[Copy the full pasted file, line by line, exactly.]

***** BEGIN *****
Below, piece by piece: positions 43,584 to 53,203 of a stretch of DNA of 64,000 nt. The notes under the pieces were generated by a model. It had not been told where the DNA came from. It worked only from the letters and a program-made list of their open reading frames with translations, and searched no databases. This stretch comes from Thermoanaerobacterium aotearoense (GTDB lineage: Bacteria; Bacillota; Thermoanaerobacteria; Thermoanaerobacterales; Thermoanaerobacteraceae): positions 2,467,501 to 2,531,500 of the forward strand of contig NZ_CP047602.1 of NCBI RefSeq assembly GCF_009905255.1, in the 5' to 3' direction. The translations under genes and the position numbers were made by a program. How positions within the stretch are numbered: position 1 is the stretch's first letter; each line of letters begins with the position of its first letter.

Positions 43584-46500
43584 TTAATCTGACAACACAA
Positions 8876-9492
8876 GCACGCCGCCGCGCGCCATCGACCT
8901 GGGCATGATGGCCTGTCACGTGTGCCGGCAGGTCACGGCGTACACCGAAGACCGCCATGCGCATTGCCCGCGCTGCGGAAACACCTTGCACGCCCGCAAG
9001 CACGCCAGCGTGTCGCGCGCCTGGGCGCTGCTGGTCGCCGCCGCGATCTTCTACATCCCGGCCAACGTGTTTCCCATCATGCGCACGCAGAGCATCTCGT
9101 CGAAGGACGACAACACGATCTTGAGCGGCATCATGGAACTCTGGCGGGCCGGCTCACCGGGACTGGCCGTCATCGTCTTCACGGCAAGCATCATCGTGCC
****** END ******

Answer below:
Below, piece by piece: positions 43,584 to 53,203 of a stretch of DNA of 64,000 nt. The notes under the pieces were generated by a model. It had not been told where the DNA came from. It worked only from the letters and a program-made list of their open reading frames with translations, and searched no databases. This stretch comes from Thermoanaerobacterium aotearoense (GTDB lineage: Bacteria; Bacillota; Thermoanaerobacteria; Thermoanaerobacterales; Thermoanaerobacteraceae): positions 2,467,501 to 2,531,500 of the forward strand of contig NZ_CP047602.1 of NCBI RefSeq assembly GCF_009905255.1, in the 5' to 3' direction. The translations under genes and the position numbers were made by a program. How positions within the stretch are numbered: position 1 is the stretch's first letter; each line of letters begins with the position of its first letter.

Positions 43584-46500
43584 TTAATCTGACAACACAA
Positions 8876-9492
8876 GCACGCCGCCGCGCGCCATCGACCT
8901 GGGCATGATGGCCTGTCACGTGTGCCGGCAGGTCACGGCGTACACCGAAGACCGCCATGCGCATTGCCCGCGCTGCGGAAACACCTTGCACGCCCGCAAG
9001 CACGCCAGCGTGTCGCGCGCCTGGGCGCTGCTGGTCGCCGCCGCGATCTTCTACATCCCGGCCAACGTGTTTCCCATCATGCGCACGCAGAGCATCTCGT
9101 CGAAGGACGACAACACGATCTTGAGCGGCATCATGGAACTCTGGCGGGCCGGCTCACCGGGACTGGCCGTCATCGTCTTCACGGCAAGCATCATCGTGCC